“She was ruthless. She was evil. She was a theater critic, for God’s sake!”
Delivered in the baritonal vocal stylings of Chicago’s own national treasure Alene Robertson, this pronouncement brought the press opening of Drury Lane’s production of Ken Ludwig’s “The Game’s Afoot” to a howling halt. One of America’s foremost farceurs, Ludwig continues to churn out theatrical charmers with his carefully researched comedies, chock full of good-old-fashioned slapstick and one-liners. Winner of “Best Play” at the 2012 Mystery Writers of America Edgar Allan Poe Awards, “Afoot” does not disappoint.
Given the winning whipped-cream treatment by artistic director William Osetek, this production whizzes along, immersed in the art décor era of real-life protagonist William Gillette (Derek Hasenstab) by the expert design of scenic director Kevin Depinet, Greg Hofmann’s lighting, Maggie Hofmann’s fabulous costumes, and Ray Nardelli’s sound design. If you haven’t toured the Connecticut castle built by the Broadway star of his own play, “Sherlock Holmes,” you will walk away feeling as if you’ve had a taste.
The play revolves around Ludwig’s imagining of a Christmas Eve party given by Gillette for the cast members of his Broadway production of “Holmes;” can you hear the shout of “Murder!” already? Audiences may decide for themselves if “Afoot” is a comedy within a thriller, or vice versa. The night I saw the play, the audience gasped in alarm while choking with laughter.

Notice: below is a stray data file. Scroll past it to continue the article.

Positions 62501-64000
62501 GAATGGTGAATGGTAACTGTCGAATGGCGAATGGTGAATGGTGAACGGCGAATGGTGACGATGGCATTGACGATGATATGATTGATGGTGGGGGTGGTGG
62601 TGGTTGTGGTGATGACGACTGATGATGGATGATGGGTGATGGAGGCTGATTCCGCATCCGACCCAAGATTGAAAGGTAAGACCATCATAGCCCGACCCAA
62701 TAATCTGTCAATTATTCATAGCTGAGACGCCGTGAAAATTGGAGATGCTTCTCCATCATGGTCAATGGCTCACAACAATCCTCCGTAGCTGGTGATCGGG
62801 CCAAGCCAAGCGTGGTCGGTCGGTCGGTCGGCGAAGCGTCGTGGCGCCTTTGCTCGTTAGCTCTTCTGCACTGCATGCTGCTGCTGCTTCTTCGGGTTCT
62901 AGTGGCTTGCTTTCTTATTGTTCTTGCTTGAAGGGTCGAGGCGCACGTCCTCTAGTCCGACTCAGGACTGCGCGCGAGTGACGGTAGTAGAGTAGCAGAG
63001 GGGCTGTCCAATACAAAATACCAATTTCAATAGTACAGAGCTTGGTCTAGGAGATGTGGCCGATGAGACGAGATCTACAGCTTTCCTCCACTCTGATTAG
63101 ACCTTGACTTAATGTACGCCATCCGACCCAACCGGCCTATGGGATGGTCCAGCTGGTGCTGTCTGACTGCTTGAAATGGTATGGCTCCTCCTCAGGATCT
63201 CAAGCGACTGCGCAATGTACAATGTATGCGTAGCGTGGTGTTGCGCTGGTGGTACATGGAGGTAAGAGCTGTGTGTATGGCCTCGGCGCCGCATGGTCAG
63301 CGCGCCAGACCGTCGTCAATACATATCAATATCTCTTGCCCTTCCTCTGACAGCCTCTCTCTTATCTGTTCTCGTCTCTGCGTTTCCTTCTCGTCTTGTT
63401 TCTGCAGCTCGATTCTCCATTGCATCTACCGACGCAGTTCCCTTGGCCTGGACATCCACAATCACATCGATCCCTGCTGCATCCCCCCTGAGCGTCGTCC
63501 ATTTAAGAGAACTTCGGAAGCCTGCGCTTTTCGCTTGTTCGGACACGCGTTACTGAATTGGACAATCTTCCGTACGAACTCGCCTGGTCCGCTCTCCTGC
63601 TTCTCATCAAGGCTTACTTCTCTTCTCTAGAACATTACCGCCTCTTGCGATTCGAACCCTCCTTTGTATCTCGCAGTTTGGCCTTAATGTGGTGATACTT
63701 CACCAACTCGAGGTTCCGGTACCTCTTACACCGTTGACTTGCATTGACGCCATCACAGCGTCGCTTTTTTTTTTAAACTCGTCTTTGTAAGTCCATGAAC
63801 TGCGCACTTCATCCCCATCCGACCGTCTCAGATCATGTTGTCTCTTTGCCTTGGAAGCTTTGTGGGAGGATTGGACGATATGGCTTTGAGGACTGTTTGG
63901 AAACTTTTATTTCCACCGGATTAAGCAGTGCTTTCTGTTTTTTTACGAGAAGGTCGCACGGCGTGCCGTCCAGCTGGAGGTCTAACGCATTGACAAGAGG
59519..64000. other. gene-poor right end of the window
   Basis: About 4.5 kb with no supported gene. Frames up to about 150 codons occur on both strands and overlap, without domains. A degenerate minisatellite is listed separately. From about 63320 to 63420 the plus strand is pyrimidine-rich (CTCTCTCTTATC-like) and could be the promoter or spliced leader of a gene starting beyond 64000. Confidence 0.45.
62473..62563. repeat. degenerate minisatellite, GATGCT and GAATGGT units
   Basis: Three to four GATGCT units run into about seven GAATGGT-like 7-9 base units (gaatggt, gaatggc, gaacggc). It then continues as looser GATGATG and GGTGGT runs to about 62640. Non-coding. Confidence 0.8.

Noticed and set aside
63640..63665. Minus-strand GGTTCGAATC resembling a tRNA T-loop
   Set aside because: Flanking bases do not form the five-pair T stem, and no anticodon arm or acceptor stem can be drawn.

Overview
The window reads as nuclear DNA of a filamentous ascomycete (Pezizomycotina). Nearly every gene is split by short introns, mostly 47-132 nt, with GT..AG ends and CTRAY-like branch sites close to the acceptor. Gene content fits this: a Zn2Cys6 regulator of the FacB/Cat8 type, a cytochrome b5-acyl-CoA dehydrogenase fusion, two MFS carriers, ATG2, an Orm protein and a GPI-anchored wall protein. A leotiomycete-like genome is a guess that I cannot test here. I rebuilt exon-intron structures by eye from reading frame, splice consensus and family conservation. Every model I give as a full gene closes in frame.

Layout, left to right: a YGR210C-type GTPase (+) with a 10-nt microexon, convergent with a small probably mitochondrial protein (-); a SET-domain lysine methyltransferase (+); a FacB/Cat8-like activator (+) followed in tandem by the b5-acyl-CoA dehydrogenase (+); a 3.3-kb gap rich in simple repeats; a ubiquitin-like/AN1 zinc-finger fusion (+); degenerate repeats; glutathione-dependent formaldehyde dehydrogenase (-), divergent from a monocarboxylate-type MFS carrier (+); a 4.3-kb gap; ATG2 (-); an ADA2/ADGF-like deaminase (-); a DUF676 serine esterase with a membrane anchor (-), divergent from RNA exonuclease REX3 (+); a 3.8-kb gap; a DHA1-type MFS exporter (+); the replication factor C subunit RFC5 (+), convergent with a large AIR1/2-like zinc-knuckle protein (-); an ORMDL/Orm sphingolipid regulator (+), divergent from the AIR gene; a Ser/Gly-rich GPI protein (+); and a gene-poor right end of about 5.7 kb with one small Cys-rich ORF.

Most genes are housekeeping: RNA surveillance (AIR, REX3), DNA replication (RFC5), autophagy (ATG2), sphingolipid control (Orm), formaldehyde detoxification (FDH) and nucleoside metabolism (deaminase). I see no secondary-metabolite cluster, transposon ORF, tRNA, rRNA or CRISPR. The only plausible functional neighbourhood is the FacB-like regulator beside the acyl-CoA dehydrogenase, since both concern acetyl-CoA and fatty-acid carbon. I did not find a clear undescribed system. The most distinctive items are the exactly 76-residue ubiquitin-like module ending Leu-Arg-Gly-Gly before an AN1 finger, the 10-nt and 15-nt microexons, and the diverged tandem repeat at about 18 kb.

Hasenstab builds his Gillette with the perfect percentages of the effete and the efficient, and is a joy in both vocal and physical expression. Robertson is drop-dead hilarious as his mother, Martha Gillette. I mustn’t spoil the denouement, so all I can say about Angela Ingersoll’s hysterical portrayal of theater critic Daria Chase is that the lady is marvelously limber. Inspector Goring, who comes late to the party to investigate, was created in the Cleveland Play House’s maiden production by actor Sarah Day. Ms. Day is beloved by many Chicago theatergoers who have seen her inestimable work as a core company member at American Players Theatre. Wendy Robie makes the role her own, playing Goring as a Ruth Buzzi-type bumbler who is quicker with her comic pistol than her sleuthing. Rounding out the cast with spot-on work is Rod Thomas (Felix Geisel), Kathy Logelin (Madge Geisel), Tempe Thomas (Aggie Wheeler), and Rob Riddle (Simon Bright).
Drury Lane Theatre rarely departs from its musical theater format, but when it does, a murder mystery is often in the offing. If you enjoy Ludwig’s work in his better-known pieces such as “Lend Me A Tenor” and “Crazy For You,” “The Game’s Afoot” is just the ticket to ease you from lazy summer into bustling fall. (Aaron Hunt)
Drury Lane Theatre, 100 Drury Lane, Oakbrook Terrace, (630)530-0111, drurylane.com, $40-$50. Through October 19.